Most people believe that a home work environment is the ultimate luxury — a cushy position where you’re the boss, where you can wear pajamas all day and do whatever you like, whenever you like.
But once the endless freedom gets stale, you’ll start to find that without structure your work days have no shape. It’s harder to get anything done when there’s no boss lurking around the corner, no steady 9 to 5. You can work any time, so it’s easy to put it off.
You can still be productive in a home work environment though, and it can still be more enjoyable than working at the office. It’s all about learning how to structure your day.
Step 1: Dress Code
Offices have a dress code for a couple of reasons. One of them is, undoubtedly, to present a consistent, professional look. Another is creating the appropriate work environment.
Comfortable clothes are great for relaxing, but they can be detrimental to your work efforts. If you stay in your pajamas, you’re naturally going to want to take things easy. Your brain will be telling you that the day hasn’t really started yet.
You don’t have to go all out on a suit or dress, but make an effort to change into clothes you wouldn’t mind going out in. You’ll feel better about yourself, and it’ll help give your day some much-needed structure. Work clothes are for work, lounging clothes are for after.
Step 2: Set Manageable Goals
It’s your own personal work environment, so you can do anything you want! You don’t need a schedule, right? Take things as they come, and do the work you want in the order you want to do it in.
That’s an easy trap to fall into, but it’s just as easy to end up tackling the tasks you want to do and end up leaving all the grueling tasks for the end of the day. Or you could tackle the hard things first and keep pushing off the easy things, thinking you’ll have time later.
These are both good ways to end up stressed and doing work at the last minute.
The solution is to divide your work and set manageable goals throughout the day, based on the priority of the task. Setting and completing goals will provide you with a sense of momentum and allow you to tackle your work one portion at a time.
Once you get a momentum going, you’ll be able to manage your time better, meaning you won’t have to stress and rush to meet deadlines.
Step 3: Keep a Home Office Schedule
As we’ve gone over, it’s easy to push things back … and back … and back. That’s a good way to end up with a pile of work to do well after midnight, and, let’s face it, a lot of us are probably past the days of enjoying the good old college all-nighter. It’s not fun anymore.
Set clear definitions in your life for when work starts and, more importantly, when work ends. You’re still your own boss, so you can define when these hours are, but by setting a definite end time you create a driving force that will get you to finish your work.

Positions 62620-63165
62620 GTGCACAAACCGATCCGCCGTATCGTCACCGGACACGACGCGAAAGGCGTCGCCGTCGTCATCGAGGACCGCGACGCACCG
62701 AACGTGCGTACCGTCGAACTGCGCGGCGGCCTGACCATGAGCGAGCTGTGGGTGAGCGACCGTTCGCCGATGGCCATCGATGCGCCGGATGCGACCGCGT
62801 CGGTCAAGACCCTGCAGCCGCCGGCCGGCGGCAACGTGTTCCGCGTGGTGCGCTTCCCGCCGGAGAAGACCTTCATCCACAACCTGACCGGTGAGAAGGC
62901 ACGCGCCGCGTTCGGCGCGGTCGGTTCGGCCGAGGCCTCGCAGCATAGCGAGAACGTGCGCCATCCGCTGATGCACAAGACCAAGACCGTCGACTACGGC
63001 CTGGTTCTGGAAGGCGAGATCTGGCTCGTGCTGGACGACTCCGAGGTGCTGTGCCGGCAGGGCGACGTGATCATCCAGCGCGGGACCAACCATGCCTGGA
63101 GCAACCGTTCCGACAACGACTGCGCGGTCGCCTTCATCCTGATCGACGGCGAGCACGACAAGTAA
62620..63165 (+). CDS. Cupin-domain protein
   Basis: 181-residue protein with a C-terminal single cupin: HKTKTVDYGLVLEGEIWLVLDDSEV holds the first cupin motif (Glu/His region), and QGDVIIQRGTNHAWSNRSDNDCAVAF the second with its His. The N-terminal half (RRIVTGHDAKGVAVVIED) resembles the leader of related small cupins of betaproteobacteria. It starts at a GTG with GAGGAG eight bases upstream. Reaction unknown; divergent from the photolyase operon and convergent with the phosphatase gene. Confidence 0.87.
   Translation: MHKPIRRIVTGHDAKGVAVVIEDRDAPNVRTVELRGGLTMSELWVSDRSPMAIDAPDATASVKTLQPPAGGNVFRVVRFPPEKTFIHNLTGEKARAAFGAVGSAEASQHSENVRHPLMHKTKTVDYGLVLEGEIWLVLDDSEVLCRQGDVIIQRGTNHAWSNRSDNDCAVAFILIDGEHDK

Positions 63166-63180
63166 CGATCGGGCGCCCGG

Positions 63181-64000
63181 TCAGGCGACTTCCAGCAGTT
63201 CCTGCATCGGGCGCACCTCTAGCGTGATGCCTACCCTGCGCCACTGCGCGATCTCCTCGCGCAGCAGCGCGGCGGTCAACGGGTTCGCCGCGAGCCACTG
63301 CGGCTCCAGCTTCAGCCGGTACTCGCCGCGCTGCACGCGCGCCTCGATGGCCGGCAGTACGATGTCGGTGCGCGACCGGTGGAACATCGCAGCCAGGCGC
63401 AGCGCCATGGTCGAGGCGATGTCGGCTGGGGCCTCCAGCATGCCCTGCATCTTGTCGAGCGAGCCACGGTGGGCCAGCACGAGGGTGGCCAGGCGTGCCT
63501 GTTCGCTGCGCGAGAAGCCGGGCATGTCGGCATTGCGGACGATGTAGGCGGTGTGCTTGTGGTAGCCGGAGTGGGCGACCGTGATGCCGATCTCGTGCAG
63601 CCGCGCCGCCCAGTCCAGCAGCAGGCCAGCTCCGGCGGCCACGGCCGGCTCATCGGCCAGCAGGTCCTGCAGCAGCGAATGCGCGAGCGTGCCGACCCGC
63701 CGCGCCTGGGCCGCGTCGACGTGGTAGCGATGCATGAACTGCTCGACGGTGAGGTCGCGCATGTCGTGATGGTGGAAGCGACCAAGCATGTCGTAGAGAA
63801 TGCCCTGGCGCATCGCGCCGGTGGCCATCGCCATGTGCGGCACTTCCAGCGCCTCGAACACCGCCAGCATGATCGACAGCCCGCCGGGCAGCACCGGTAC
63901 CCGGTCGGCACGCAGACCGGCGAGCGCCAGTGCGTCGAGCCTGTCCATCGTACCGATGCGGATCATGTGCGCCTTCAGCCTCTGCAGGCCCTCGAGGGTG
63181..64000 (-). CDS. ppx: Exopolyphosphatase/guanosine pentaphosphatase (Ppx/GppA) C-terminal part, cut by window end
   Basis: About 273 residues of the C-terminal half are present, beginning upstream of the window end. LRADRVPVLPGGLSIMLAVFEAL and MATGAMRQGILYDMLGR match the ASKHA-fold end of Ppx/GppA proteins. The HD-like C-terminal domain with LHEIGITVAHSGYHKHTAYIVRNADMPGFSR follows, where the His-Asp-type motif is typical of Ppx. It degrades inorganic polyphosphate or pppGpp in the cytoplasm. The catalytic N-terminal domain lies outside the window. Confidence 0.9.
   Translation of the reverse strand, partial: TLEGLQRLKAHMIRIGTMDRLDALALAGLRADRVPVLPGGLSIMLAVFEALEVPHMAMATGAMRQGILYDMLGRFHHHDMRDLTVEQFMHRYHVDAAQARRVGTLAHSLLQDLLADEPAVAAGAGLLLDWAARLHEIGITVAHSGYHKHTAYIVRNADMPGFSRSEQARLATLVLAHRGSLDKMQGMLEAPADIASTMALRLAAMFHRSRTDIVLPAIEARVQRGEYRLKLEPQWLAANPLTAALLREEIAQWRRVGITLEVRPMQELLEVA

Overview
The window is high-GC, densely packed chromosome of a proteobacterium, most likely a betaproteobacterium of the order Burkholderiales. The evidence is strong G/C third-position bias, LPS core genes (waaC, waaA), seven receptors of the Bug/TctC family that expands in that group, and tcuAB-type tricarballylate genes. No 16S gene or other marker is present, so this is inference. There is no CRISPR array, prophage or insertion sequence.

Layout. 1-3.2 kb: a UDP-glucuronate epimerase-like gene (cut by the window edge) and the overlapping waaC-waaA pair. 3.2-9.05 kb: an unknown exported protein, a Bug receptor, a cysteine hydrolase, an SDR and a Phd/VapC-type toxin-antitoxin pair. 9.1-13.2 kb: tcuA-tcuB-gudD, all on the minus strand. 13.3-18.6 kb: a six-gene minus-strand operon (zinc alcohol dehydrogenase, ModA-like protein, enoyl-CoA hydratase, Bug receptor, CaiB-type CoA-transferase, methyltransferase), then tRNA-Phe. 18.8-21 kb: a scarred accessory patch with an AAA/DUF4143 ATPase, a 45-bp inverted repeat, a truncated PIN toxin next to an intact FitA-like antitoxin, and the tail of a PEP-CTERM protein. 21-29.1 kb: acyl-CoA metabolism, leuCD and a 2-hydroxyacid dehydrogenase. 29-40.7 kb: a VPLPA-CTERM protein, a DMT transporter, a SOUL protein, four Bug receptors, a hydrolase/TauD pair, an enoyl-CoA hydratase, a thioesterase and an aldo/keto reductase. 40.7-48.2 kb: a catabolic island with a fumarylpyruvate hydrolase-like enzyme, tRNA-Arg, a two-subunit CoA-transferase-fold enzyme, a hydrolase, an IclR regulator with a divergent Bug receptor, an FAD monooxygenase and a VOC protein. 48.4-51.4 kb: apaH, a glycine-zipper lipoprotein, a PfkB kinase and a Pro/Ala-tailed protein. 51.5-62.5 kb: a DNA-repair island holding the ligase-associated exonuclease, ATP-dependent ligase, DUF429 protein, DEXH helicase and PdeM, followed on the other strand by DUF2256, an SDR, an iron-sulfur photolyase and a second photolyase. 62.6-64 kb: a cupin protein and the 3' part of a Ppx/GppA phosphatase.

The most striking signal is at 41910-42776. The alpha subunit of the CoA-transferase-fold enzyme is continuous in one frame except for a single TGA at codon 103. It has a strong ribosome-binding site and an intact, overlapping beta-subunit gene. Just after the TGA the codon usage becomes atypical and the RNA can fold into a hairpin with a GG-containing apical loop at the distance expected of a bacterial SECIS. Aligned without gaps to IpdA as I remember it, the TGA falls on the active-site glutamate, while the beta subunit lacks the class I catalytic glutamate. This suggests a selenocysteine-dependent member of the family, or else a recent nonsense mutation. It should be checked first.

And at the end of the day, you can relax knowing you’ve finished all of your work and you’re officially “clocked out.”
Step 4: Don’t Forget Breaks
I know, it’s been all serious up until this point, but don’t forget to take breaks either. Your brain needs a chance to recharge, and you’ll be able to work harder and for longer periods if you factor in a few breaks throughout your day.
Any work environment, at home or the office, will become stressful if you don’t allow yourself breaks during the day for a mental reboot.
Take a little personal time. Reward yourself for hitting the manageable goals you set up.
Ten minutes should be a fine amount of time to let your brain calm down without having it stray away from you. Separate your break time from work time by leaving whatever area you deem to be your “office,” and you’ll be able to return to work after feeling refreshed.
Step 5: Manage Your Internet Use
By far the number one temptation to anyone working from home is the Internet. It’s right there at your fingertips. Even worse, you might need access to the Internet for whatever project you’re working on.
It’s an easy click from Googling research for work to looking at your favorite website, instantly transforming your home office from a work environment to a recreational space.
If you’re having trouble resisting the temptation, consider picking up an Internet blocker. There are several programs, such as Freedom that will completely turn off your Internet connection if you don’t need it.
If you do need the Internet, programs like Anti-Social will let you block only certain websites.
Helpful tools like these programs can help you keep to that all-important schedule and maintain a productive home work environment.
What steps do you take to keep your home office a productive work space? Leave us a comment below!
(Photo Credit: Rubbermaid)